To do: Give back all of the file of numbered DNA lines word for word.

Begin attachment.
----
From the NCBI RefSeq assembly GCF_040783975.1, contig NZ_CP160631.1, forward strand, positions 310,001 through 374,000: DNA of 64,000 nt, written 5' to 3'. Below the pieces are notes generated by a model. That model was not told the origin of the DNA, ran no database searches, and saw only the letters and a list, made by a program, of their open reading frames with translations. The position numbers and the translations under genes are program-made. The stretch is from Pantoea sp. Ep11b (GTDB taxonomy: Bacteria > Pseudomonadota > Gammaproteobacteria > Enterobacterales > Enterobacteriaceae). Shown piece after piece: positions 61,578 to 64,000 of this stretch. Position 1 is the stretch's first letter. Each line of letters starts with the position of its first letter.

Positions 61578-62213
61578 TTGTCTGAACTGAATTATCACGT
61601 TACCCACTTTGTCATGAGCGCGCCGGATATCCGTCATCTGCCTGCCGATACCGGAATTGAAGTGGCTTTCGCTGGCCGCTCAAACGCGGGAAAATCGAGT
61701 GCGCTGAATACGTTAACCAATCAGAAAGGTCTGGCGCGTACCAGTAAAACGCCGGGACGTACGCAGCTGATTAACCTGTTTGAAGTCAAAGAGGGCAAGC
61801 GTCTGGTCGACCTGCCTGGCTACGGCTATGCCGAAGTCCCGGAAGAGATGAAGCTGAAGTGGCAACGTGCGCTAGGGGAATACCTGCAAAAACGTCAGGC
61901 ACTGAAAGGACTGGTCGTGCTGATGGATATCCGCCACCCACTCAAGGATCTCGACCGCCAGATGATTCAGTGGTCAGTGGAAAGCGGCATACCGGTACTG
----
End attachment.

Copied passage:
From the NCBI RefSeq assembly GCF_040783975.1, contig NZ_CP160631.1, forward strand, positions 310,001 through 374,000: DNA of 64,000 nt, written 5' to 3'. Below the pieces are notes generated by a model. That model was not told the origin of the DNA, ran no database searches, and saw only the letters and a list, made by a program, of their open reading frames with translations. The position numbers and the translations under genes are program-made. The stretch is from Pantoea sp. Ep11b (GTDB taxonomy: Bacteria > Pseudomonadota > Gammaproteobacteria > Enterobacterales > Enterobacteriaceae). Shown piece after piece: positions 61,578 to 64,000 of this stretch. Position 1 is the stretch's first letter. Each line of letters starts with the position of its first letter.

Positions 61578-62213
61578 TTGTCTGAACTGAATTATCACGT
61601 TACCCACTTTGTCATGAGCGCGCCGGATATCCGTCATCTGCCTGCCGATACCGGAATTGAAGTGGCTTTCGCTGGCCGCTCAAACGCGGGAAAATCGAGT
61701 GCGCTGAATACGTTAACCAATCAGAAAGGTCTGGCGCGTACCAGTAAAACGCCGGGACGTACGCAGCTGATTAACCTGTTTGAAGTCAAAGAGGGCAAGC
61801 GTCTGGTCGACCTGCCTGGCTACGGCTATGCCGAAGTCCCGGAAGAGATGAAGCTGAAGTGGCAACGTGCGCTAGGGGAATACCTGCAAAAACGTCAGGC
61901 ACTGAAAGGACTGGTCGTGCTGATGGATATCCGCCACCCACTCAAGGATCTCGACCGCCAGATGATTCAGTGGTCAGTGGAAAGCGGCATACCGGTACTG